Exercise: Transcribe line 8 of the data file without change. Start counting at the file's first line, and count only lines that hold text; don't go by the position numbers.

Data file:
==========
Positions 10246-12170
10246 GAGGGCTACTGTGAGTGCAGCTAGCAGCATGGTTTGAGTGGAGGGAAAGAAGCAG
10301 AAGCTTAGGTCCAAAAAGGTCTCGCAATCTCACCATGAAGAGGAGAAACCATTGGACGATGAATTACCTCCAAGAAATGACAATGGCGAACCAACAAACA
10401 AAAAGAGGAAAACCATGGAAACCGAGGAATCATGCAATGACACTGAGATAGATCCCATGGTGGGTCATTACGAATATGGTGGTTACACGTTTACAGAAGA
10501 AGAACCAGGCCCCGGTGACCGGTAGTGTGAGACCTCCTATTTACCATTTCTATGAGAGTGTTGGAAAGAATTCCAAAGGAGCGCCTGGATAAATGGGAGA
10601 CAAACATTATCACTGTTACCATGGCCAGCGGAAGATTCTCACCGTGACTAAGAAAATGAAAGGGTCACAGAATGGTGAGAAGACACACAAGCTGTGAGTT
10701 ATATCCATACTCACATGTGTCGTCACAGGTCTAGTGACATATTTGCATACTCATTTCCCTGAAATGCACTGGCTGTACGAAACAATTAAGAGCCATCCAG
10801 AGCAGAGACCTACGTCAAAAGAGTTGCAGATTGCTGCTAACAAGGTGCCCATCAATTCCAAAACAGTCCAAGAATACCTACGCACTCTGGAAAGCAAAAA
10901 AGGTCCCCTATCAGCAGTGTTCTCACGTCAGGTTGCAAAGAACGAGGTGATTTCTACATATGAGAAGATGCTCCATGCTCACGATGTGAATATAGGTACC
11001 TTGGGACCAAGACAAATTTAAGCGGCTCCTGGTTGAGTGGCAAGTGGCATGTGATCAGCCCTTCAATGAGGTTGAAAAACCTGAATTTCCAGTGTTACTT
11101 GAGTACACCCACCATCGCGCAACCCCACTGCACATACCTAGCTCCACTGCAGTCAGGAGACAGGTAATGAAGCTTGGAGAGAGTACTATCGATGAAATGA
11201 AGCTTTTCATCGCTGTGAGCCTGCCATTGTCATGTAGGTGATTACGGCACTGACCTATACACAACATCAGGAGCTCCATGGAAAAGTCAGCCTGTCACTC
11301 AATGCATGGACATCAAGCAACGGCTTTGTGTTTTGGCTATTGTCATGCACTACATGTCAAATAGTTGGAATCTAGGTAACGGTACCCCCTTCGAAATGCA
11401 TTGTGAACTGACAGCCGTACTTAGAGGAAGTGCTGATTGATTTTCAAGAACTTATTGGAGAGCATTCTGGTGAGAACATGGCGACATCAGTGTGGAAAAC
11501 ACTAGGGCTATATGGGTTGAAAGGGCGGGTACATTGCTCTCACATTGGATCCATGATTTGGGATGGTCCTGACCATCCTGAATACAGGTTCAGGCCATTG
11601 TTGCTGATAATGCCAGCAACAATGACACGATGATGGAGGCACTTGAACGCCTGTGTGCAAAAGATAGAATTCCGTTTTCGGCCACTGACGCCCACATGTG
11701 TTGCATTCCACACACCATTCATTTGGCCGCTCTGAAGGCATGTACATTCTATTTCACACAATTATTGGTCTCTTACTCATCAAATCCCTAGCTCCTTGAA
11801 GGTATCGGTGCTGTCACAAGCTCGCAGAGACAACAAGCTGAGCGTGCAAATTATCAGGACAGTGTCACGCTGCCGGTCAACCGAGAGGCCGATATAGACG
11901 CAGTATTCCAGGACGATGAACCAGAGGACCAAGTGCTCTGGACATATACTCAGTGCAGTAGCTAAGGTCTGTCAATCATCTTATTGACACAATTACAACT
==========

10801 AGCAGAGACCTACGTCAAAAGAGTTGCAGATTGCTGCTAACAAGGTGCCCATCAATTCCAAAACAGTCCAAGAATACCTACGCACTCTGGAAAGCAAAAA